2012: 10.0% Ks
2013: 10.8% Ks
2014: 9.2% Ks
2015: 12.2% Ks

Those are extremely low strikeout rates, and they're not what I was expecting to find. For an idea of what a low K-rate looks like in practice, consider that only 6-of-141 qualified MLB hitters managed a single-digit mark last season, and Josh Reddick led the A's at 11.2% (15th-best overall). Granted, in his MLB career his K% has jumped up to 20.9% overall, but that's still not cripplingly high. Meanwhile, his Triple-A stats make him look like a contact maven fit for the 2015 Royals lineup. In other words, McBride has a knack for finishing his at-bat by putting the ball into play, and when he makes contact it often goes a long way. With that skill set I'm honestly surprised that his MLB stints haven't gone better than they have, especially since they all came with Coors Field as his home park.

And indeed, those MLB trials have been bad. In 158 plate appearances, his line of .199/.228/.305 has been good for an OPS+ of 35. He's managed a few homers but not enough to get your attention, and his plate discipline stats have been awful as he's generally done a lot of swinging and missing.

McBride has valuable things to offer. Power is always important, and strikeout avoidance is a popular skill right now. But he hasn't yet put it together in MLB, and injuries haven't helped matters as they've slowed his progress at some crucial junctures. But now he'll get his next chance with the A's!

Role in Oakland

The A's have had an extra roster spot available this week, and they're having some fun with it. They sent down fifth starter Eric Surkamp on Monday and they don't need to bring up his replacement until Friday, and that has given them several days to temporarily address some other holes and get a look at different role players. Initially that meant calling up an extra reliever to take some pressure off the overworked bullpen, and so Andrew Triggs made his MLB debut on Monday. But with Rich Hill pitching deep into the game last night and Sonny Gray on the bump tonight, the pen is probably safe until Friday anyway so Oakland opted for an extra hitter in the meantime.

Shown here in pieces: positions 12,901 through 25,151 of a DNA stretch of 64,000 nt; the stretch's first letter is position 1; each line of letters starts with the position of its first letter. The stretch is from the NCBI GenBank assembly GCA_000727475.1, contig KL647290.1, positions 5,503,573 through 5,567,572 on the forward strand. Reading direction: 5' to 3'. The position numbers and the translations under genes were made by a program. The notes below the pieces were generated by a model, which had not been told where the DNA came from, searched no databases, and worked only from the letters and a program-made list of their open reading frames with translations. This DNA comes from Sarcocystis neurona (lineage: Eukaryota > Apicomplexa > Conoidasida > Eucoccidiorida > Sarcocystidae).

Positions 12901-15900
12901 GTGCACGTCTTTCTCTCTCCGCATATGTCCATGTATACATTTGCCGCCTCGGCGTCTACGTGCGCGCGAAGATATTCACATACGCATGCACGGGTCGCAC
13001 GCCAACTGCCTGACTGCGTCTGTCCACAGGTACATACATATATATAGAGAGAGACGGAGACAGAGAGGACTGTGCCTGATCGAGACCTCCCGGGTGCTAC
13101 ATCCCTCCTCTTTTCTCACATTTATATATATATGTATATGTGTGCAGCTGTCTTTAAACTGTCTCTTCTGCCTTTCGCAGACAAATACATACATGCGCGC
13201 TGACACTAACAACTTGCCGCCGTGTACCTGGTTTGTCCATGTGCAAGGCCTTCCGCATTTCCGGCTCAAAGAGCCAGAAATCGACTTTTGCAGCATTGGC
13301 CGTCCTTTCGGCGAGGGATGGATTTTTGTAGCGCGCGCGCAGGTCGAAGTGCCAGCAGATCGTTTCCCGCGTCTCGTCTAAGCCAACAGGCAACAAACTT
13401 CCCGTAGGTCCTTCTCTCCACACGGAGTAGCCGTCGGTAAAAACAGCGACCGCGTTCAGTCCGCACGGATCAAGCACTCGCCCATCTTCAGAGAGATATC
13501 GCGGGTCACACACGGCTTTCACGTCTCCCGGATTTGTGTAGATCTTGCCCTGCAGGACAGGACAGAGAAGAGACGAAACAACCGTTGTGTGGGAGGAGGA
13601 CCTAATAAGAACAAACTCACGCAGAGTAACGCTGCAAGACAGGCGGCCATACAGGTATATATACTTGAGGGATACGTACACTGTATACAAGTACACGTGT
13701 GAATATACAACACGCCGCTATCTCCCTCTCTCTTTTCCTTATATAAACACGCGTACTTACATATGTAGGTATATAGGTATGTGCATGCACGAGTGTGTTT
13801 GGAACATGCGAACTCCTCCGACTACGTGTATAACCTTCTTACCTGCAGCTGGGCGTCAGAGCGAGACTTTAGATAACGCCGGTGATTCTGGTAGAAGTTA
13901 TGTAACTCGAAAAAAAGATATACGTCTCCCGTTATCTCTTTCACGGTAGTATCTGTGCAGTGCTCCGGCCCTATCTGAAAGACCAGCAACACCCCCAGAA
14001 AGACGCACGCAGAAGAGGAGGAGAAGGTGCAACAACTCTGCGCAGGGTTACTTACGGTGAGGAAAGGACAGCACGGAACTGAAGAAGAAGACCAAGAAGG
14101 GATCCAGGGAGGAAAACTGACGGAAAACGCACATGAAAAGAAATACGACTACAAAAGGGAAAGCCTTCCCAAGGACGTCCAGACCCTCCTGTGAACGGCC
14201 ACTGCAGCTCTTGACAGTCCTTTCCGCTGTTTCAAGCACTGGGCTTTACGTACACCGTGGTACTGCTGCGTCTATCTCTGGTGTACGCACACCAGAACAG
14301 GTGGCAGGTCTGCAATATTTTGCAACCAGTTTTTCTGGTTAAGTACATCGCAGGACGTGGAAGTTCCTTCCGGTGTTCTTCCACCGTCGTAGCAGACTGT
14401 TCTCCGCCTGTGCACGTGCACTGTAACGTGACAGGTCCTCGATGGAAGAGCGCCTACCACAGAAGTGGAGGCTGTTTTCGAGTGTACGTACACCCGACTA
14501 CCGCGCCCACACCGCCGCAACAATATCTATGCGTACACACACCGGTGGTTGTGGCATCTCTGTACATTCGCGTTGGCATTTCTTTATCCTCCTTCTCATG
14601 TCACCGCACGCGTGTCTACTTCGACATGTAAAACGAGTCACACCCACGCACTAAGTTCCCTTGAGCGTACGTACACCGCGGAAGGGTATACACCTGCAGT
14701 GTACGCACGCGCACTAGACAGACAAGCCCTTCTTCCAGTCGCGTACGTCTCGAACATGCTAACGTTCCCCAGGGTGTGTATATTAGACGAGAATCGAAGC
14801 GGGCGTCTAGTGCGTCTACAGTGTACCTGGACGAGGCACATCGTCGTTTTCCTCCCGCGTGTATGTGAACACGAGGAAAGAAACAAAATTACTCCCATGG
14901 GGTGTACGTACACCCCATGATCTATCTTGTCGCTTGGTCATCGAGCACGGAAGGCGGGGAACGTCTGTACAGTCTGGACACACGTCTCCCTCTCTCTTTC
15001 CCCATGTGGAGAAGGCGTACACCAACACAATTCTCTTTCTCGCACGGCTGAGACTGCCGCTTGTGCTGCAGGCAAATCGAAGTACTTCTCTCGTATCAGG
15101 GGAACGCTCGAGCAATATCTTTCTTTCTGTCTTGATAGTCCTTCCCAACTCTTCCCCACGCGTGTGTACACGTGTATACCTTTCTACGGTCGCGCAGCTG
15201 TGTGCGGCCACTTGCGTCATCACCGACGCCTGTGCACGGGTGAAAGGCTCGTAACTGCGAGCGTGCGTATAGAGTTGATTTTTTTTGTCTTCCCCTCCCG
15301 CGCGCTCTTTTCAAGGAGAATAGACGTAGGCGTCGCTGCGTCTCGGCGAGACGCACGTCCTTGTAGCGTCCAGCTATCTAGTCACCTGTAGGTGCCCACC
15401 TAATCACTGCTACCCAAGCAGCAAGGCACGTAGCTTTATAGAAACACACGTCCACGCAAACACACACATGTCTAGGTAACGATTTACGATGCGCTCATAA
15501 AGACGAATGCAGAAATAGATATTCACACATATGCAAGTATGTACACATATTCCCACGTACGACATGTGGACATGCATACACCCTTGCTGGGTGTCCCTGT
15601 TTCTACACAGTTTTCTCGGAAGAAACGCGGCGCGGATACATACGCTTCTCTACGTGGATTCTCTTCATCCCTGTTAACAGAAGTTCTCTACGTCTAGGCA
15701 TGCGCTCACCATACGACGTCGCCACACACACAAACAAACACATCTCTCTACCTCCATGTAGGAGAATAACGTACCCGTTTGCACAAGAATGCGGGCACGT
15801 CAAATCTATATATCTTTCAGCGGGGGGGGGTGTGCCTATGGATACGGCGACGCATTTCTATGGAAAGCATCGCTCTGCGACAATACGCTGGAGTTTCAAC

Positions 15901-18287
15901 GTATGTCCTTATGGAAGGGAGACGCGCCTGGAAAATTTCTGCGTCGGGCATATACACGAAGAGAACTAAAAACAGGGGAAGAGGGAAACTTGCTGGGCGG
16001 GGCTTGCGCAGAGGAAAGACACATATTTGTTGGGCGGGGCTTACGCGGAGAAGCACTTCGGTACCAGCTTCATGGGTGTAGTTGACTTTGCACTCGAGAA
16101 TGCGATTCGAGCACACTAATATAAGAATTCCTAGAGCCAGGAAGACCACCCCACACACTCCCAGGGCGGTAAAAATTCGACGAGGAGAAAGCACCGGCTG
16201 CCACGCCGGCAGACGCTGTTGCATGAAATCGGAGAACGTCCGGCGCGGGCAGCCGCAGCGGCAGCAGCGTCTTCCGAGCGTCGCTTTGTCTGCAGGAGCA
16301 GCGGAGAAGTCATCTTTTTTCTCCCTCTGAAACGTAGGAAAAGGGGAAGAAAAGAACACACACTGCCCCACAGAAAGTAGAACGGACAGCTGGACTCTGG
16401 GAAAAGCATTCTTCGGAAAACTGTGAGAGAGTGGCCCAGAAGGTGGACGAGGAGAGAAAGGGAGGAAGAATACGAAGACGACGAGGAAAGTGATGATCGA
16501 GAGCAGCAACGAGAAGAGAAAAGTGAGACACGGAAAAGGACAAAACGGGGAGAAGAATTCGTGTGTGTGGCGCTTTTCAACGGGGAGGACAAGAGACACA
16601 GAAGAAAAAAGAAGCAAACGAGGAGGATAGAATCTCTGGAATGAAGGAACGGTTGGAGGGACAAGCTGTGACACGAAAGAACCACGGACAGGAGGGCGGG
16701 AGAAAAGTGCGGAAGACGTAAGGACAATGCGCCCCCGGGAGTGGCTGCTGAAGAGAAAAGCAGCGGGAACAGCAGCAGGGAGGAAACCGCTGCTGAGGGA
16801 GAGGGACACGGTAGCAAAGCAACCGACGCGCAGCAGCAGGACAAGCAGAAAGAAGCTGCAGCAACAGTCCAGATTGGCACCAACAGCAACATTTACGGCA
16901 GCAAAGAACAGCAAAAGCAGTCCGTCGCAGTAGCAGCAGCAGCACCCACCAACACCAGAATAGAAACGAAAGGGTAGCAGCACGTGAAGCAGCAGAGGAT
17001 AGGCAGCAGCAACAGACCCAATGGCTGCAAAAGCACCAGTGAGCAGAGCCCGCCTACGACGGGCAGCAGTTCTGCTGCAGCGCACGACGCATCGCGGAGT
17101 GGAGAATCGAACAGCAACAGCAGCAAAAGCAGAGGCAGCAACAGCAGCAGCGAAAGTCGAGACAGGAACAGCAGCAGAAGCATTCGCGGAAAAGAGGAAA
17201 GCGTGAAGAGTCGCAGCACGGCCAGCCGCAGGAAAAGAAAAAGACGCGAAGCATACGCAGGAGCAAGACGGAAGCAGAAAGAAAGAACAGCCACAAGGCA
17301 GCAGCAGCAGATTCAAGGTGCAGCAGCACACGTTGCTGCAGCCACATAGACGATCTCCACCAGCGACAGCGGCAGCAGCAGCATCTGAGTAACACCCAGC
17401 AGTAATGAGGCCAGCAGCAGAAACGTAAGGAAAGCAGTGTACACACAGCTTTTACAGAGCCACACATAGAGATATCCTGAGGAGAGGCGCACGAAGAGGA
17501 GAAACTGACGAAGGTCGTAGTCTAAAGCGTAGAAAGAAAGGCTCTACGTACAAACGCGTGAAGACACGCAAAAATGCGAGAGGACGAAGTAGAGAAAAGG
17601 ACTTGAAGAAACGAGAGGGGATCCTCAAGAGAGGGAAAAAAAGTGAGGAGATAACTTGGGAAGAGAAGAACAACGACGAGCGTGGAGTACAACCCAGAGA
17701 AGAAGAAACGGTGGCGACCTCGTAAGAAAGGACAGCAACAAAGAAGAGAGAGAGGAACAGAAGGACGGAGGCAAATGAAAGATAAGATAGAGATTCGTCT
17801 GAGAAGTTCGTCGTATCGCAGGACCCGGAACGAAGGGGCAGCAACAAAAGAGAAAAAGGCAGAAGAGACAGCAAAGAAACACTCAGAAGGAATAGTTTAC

McBride has played 11 games for Nashville this year, and seven of them have come as a catcher. It's clear the A's signed him to play that position, and also that his catching ability is what got him this call:

His presence allows the A's to put both Stephen Vogt and Josh Phegley in the lineup with one of them as the DH, or to pinch-hit one for the other in the late innings, without having to worry about being left without a backup catcher in case of emergency. He wasn't hitting much in Nashville (.188/.297/.344, 1 HR, 5 BB, 9 Ks), but in only 11 games those numbers are virtually meaningless. Why did I even write them? Due diligence, I suppose. Anyway, he has options remaining so he can safely be sent back to Triple-A on Friday, but we could well see him again this year when a spare backstop is needed.

In January, I concluded the McBride intro post with a poll. The question asks if he would ever play for the A's, not just be promoted, so the jury is still technically out. But it's looking like we missed on this one.

McBride poll

Welcome to Oakland, Matt!